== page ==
breastbone


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breastbone

(brĕst′bōn′)
n.
The American Heritage® Medical Dictionary Copyright © 2007, 2004 by Houghton Mifflin Company. Published by Houghton Mifflin Company. All rights reserved.

breastbone

The STERNUM.
Collins Dictionary of Medicine © Robert M. Youngson 2004, 2005
References in periodicals archive ?
The pensioner suffered three broken ribs, a fractured breastbone and swollen knee.
It's due to an inflammation in the cartilage where the ribs join the breastbone.
| Lean over the casualty, with your arms straight, pressing down vertically on the breastbone, and press the chest down by 5-6cm (2-21/2in) | Release the pressure without removing your hands from their chest.
Ira Goldsmith, a cardiothoracic surgeon, said: "Removing the tumour also meant removing part of the breastbone and three ribs.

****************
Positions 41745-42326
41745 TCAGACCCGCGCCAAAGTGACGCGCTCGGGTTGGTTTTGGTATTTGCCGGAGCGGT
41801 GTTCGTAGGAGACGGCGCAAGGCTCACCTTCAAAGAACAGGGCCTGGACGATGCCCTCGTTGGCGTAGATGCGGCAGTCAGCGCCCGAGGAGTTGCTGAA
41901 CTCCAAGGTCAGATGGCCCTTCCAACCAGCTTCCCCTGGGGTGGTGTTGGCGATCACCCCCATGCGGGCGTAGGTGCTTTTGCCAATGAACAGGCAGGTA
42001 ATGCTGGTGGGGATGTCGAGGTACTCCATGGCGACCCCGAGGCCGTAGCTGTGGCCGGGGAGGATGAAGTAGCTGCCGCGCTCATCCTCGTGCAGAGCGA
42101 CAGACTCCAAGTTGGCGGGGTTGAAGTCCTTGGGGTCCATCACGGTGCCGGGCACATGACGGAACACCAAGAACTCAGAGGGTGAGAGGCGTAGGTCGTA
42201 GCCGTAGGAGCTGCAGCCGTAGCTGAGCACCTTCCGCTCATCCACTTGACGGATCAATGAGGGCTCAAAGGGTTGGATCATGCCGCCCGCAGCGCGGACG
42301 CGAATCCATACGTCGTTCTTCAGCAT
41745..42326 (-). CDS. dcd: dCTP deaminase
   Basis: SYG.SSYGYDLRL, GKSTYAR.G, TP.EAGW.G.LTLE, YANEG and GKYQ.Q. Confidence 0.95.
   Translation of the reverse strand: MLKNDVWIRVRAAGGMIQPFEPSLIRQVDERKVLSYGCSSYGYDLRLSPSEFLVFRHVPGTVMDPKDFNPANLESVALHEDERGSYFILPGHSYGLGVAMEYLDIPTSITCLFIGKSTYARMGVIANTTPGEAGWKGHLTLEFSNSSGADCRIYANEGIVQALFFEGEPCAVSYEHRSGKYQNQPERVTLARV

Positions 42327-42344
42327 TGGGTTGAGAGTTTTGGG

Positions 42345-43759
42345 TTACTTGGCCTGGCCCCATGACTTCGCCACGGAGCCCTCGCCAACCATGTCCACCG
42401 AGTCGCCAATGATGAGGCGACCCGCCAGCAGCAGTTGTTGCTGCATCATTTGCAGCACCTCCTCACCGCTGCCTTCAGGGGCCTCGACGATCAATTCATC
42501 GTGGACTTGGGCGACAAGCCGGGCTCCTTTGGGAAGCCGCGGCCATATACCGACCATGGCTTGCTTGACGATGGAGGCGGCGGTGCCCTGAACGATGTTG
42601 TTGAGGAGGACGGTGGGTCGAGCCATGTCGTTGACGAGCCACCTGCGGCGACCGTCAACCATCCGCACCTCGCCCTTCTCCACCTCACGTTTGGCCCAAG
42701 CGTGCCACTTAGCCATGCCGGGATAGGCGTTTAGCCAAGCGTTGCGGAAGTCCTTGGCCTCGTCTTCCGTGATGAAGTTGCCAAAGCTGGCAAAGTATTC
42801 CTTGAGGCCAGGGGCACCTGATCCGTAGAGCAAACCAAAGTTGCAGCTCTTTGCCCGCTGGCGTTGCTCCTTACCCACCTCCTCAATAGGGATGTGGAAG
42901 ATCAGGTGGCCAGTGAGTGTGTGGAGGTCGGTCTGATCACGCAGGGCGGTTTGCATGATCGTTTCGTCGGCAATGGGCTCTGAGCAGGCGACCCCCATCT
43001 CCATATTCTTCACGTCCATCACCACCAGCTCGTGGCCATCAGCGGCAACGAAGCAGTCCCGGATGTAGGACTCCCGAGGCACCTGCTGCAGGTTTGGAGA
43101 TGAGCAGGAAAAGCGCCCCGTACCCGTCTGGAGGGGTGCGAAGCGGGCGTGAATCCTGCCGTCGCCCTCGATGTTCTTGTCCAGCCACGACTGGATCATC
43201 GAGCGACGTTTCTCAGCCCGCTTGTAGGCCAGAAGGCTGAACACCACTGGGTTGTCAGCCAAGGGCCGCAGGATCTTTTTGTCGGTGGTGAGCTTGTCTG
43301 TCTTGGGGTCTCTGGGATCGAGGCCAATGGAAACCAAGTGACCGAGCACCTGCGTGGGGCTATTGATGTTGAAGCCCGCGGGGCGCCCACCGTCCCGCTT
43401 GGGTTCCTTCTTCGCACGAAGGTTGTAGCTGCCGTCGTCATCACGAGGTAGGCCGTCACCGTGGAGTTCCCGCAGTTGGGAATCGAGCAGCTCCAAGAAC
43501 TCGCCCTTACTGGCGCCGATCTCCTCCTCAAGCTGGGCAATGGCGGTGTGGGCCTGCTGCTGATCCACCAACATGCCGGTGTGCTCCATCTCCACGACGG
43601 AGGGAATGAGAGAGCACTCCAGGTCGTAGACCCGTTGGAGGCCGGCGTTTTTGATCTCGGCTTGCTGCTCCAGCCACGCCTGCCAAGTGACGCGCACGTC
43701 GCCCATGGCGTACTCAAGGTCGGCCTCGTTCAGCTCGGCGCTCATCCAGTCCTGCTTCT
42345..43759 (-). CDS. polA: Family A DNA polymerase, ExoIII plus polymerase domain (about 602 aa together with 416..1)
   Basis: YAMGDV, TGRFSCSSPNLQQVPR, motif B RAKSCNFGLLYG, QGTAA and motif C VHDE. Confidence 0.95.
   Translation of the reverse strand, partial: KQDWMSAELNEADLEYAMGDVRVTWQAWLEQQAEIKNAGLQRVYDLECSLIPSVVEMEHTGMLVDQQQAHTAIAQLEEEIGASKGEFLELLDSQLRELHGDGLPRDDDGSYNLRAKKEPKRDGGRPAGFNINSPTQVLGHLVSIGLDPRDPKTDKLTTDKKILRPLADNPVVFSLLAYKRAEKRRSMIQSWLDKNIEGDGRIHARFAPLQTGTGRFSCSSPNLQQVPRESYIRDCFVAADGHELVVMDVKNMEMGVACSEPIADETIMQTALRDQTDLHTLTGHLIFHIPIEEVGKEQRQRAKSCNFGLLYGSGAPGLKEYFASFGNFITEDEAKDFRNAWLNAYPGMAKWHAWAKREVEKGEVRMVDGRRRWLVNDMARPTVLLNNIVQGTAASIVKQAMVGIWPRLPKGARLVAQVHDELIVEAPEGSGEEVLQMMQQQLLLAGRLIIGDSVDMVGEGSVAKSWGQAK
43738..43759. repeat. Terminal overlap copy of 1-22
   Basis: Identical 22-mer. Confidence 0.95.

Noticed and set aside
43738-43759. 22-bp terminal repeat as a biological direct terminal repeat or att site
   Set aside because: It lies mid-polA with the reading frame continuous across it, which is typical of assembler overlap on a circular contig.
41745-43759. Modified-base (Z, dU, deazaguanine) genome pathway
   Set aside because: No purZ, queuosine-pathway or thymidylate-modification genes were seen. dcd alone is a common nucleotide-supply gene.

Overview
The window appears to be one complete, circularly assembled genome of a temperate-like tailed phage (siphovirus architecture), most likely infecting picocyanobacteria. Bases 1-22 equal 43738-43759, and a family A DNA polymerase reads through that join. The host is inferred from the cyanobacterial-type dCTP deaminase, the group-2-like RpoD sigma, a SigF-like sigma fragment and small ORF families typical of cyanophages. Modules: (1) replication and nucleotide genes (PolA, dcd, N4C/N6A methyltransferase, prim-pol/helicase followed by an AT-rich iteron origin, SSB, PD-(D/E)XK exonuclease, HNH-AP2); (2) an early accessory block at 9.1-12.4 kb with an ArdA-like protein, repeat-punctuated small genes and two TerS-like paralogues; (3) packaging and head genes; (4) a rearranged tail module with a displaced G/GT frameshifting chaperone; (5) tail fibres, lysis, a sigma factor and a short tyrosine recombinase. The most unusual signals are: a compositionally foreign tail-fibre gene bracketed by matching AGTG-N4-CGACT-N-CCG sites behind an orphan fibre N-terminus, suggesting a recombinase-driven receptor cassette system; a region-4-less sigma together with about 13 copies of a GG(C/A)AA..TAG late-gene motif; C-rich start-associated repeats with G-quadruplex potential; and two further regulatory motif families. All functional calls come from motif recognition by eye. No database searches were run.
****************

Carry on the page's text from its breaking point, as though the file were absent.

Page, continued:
Peter Maggs, from Abergavenny, had three ribs and half his breastbone removed in a day-long operation to take out a tumour the size of a tennis ball.
Surgeons usually cut the middle of the breastbone and a machine circulates blood during the operation.
tunnel Through breastbone Through heart Through tissue's densities
Natalie, 24, complained of regular pains in her chest, around her breastbone. It sometimes radiated to her neck and throat.
honey baby When I think of your head and breastbone I go wild You wear
You should have two of everything except the breastbone. (Of course, you won't have a wishbone since you and your assistant have already made a wish with it!)
Christ and Christian were born conjoined from their breastbone to their abdomen.
The underwire should be capable of encapsulating the breast (and underarm flesh) and tack firmly against the breastbone.